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Tradition of Filipino care packages aids typhoon relief

Romy Arietta (left) sends balikbayan care boxes to his family in the Philippines regularly. Shipping companies that specialize in the delivery of these packages are now mobilizing to send goods to help with Typhoon Haiyan relief efforts.

Romy Arietta’s small apartment in Chicago is packed with stuff. There are stuffed animals, collectible figurines, and pots and pans crowding the kitchen. But he doesn't just collect for himself.

Near the door are three big cardboard boxes, bound for family members in Quezon City in the Philippines.

"My sisters, my brothers," says Arietta. "My sister’s the one that gives it to all my brothers and in-laws and nephews and nieces."

The boxes hold groceries, clothes, and other souvenirs from America. Arietta sends them every couple of months. In Filipino, they're called balikbayan boxes, and there’s a whole industry devoted to their door-to-door delivery.

The balikbayan tradition goes back many decades. Alpha Nicolasin remembers receiving boxes as a child in the Philippines.

"In Filipino we say it’s 'amoy America,' meaning to say it smells like America," she says, "because it smells like chocolates, it smells like soap, goodies that come from the States. So it has a certain smell to it."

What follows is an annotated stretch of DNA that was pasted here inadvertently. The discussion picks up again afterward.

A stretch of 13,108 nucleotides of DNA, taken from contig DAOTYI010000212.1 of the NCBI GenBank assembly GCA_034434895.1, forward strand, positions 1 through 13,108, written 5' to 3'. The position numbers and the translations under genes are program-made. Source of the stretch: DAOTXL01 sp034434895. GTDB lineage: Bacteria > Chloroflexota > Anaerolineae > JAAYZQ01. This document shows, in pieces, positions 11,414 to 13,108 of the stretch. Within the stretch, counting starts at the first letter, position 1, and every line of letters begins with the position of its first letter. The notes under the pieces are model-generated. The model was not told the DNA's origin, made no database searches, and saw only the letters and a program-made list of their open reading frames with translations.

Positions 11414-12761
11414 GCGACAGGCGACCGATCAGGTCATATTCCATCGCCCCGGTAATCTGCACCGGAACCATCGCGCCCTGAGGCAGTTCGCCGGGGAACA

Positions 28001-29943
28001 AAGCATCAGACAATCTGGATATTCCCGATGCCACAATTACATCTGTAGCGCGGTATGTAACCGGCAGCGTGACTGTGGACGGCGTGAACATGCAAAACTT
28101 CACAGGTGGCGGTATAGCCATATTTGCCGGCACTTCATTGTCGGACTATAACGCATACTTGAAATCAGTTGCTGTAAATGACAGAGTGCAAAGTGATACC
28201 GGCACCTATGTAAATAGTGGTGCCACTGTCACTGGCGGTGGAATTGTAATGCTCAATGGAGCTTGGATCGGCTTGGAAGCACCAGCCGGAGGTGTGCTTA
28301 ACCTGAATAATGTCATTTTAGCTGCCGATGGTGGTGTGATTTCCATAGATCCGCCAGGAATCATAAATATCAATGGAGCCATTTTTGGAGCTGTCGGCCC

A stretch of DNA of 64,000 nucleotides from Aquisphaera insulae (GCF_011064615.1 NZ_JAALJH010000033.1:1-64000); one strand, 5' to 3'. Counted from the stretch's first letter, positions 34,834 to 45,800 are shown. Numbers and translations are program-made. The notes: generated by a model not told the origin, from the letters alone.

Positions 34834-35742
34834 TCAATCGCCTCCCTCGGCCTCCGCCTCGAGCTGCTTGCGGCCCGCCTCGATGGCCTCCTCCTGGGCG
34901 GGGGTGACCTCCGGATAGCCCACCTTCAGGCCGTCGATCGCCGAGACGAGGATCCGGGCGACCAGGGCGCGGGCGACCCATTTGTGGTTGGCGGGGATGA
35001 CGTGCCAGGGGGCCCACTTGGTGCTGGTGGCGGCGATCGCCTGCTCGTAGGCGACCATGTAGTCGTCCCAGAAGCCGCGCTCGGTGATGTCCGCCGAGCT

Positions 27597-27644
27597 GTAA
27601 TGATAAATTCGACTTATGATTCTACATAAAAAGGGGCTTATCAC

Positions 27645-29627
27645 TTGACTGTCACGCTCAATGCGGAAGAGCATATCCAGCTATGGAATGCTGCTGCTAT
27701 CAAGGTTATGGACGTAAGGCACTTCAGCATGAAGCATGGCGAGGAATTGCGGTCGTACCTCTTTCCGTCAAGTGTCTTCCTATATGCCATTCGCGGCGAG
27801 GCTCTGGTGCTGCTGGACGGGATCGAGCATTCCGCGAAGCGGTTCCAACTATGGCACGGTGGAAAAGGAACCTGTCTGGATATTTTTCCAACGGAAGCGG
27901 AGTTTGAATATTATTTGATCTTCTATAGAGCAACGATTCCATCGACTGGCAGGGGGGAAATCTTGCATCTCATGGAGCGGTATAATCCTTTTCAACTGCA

Today Nicolasin works for a Chicago-area company that ships balikbayan boxes, called Cirera Express. The boxes take 4-6 weeks to arrive by sea, but people put up with the slow delivery because it’s cheap. Nicolasin says by air, the boxes, which typically weigh around 100 lbs, would cost hundreds of dollars to send. By sea, it’s only around $75 per box.

Now many of these balikbayan companies are pitching in on typhoon relief. Nicolasin is soliciting donations that her company will ship for free.

"They can bring it to our warehouse, we’re putting together boxes for shipment," she says. "Non-perishable items, clothes, blankets, toiletries, shampoo, soap..."

Nicolasin says they’ll ship out whatever they get next week. But there’s a new challenge to getting the balikbayan boxes where they’re needed: the major Port of Tacloban was destroyed by the typhoon. Nicolasin hopes by the time her Nov. 20 shipment gets there, alternative routes will have been established to get the supplies where they're needed.

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